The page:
2014, as Gina Rivera reminds us in her posting from November 2014, was the year Jean-Philippe Rameau got his turn in the recent spate of composer celebrations. The 250th anniversary of his death spawned a number of musicology conferences in Europe (though none in the United States that I heard of) in which scholars and musicians had an opportunity to take stock of the composer/theorist—or more accurately, to take stock of the state of research on Rameau.
Not that Rameau had not been honored before. In 1983, the tercentennial of his birth, French colleagues threw a very nice party, by all evidence, in his home city of Dijon. The collected papers from that conference still make for informative reading regarding all aspects of his operatic life: influences upon his style, sources for his operas, his librettists and collaborators, singers, performance practice, staging and dance.<1> Tucked away in a session or two were a few interesting papers on Rameau’s music theory and aesthetics. But by the apologetic tone of some of the papers (one, for instance, was entitled, “Rameau et l’harmonie: comment avoir raison de la musique?”) it did seem as if musicologists were still figuring out how Rameau’s activities as theorist/philosophe fit together with his better known work as a stage composer.
It was thus something of a relief for me to see that many of the conferences organized for Rameau this time around gave a more central place to his music theories. Indeed in two of them, it was exclusively Rameau the theorist who was discussed. Of course I am biased. I published my first scholarly book on Rameau and his theoretical writings in 1993, and I have long argued that his work as a theorist surely is as historically important as his creative work for the stage.<2>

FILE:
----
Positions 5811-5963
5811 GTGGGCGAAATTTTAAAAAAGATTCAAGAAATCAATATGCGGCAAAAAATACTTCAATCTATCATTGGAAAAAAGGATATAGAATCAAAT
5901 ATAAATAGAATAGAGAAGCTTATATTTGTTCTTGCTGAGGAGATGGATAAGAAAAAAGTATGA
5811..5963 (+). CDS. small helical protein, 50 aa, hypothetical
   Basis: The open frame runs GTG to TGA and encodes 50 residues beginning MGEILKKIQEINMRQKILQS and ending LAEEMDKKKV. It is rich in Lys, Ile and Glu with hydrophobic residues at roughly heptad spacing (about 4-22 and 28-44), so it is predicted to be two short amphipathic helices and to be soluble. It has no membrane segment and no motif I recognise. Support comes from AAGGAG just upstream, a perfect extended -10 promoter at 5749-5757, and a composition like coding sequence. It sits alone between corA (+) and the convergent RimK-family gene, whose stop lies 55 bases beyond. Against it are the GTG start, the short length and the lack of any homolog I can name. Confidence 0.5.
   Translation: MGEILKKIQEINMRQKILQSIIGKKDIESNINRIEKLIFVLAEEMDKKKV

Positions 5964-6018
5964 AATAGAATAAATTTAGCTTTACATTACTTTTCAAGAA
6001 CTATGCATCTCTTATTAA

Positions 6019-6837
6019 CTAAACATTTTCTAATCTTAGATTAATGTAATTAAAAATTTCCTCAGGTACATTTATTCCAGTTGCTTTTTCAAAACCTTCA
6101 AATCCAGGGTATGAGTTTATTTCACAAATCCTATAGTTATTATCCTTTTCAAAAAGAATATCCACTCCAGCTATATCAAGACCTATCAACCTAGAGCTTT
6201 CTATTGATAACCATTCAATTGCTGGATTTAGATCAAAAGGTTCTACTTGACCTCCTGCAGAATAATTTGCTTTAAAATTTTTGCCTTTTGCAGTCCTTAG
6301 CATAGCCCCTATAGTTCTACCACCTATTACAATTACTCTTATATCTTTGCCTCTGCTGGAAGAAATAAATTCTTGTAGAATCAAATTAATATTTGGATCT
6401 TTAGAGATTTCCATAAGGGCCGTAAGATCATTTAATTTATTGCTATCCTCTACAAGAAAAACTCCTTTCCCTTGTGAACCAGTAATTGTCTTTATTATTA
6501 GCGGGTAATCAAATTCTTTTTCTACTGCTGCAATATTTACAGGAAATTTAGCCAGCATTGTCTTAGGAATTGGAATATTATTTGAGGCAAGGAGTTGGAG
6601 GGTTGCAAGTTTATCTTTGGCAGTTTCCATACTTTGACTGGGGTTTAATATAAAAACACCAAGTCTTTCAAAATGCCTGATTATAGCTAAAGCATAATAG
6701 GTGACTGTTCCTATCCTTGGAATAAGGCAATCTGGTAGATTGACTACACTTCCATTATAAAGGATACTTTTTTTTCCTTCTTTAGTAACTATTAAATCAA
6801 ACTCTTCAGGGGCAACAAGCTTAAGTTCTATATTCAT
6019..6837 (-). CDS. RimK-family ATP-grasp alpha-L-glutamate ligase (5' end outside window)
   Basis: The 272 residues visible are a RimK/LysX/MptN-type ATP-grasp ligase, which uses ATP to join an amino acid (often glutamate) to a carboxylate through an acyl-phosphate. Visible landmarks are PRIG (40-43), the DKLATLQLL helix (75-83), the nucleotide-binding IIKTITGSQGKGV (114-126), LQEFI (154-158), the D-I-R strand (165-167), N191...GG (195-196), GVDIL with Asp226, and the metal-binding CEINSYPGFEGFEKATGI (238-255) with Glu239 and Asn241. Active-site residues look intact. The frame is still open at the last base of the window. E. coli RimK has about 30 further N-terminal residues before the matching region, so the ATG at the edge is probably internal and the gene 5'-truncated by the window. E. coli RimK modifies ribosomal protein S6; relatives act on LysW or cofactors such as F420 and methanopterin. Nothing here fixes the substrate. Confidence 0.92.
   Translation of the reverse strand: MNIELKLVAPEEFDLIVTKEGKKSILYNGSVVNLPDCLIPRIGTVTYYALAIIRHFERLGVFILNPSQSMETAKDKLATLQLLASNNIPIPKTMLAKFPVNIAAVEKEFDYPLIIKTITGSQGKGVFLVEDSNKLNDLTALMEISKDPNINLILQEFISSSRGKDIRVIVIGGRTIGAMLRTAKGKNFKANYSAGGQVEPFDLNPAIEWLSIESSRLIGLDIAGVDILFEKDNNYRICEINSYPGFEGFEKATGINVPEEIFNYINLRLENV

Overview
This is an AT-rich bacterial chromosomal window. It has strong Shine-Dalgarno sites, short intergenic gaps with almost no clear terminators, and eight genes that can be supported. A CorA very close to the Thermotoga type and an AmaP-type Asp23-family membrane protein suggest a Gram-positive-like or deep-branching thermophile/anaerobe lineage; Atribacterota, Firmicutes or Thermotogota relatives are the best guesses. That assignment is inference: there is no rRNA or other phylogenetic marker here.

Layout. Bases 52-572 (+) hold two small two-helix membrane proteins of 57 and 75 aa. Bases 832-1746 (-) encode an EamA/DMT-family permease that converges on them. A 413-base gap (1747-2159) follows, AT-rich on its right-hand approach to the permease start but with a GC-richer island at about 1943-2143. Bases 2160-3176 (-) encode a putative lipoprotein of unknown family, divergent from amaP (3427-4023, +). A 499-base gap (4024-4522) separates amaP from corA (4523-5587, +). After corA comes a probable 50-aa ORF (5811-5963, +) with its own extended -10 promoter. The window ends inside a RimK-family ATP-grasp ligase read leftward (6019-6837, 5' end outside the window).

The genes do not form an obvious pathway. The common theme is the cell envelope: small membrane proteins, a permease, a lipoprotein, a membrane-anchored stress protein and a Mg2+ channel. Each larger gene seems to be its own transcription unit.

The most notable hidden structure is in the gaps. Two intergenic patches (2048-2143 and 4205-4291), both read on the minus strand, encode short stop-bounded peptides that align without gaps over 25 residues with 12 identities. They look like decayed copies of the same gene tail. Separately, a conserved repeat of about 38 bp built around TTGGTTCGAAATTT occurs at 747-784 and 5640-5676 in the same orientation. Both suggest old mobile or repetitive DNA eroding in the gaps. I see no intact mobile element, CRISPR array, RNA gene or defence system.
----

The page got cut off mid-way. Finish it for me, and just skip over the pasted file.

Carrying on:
It was thus a great pleasure for me to be invited to speak at four of these conferences. It was really something of a surprise, too, for I had long thought in some of my less charitable moods that no one in Europe really gave a hoot about my book; it had never received any reviews or commentary that I knew of from across the Atlantic. Naturally I was inclined to attribute this to the widely-voiced prejudice that most continental musicologists just did not read much American literature. So it was something of a jolt, and perhaps a consolation, that twenty years later I received the most complimentary invitations from European colleagues, each assuring me that not only had they all read and deeply admire my book on Rameau, they were eager to have me participate in their conferences. How could I say no?
Of course it was a risk to accept all four invitations, each arriving within a few months of each other. It had been, after all, twenty years since I’d been actively working in the area of Rameau. Since then, my research had taken me in many other directions. Would I have anything more to say that I had not already put into my book? But there was an even worse problem. We all know that European academics have this infuriating habit of publishing just about all the proceedings of any conference, whether or not the individual contributions merit such publication. I realized quickly on that I could not get through the Rameau year by simply recycling the same talk four different times. I had really better come up with four decent papers that could stand exposure to the sun. So I spent a busy summer in 2013 reviewing many of my old yellowed notes from twenty years ago that still might be gleaned for a paper or two. I also used the time to catch up on the latest research on Rameau. There was a lot more out there than I had realized.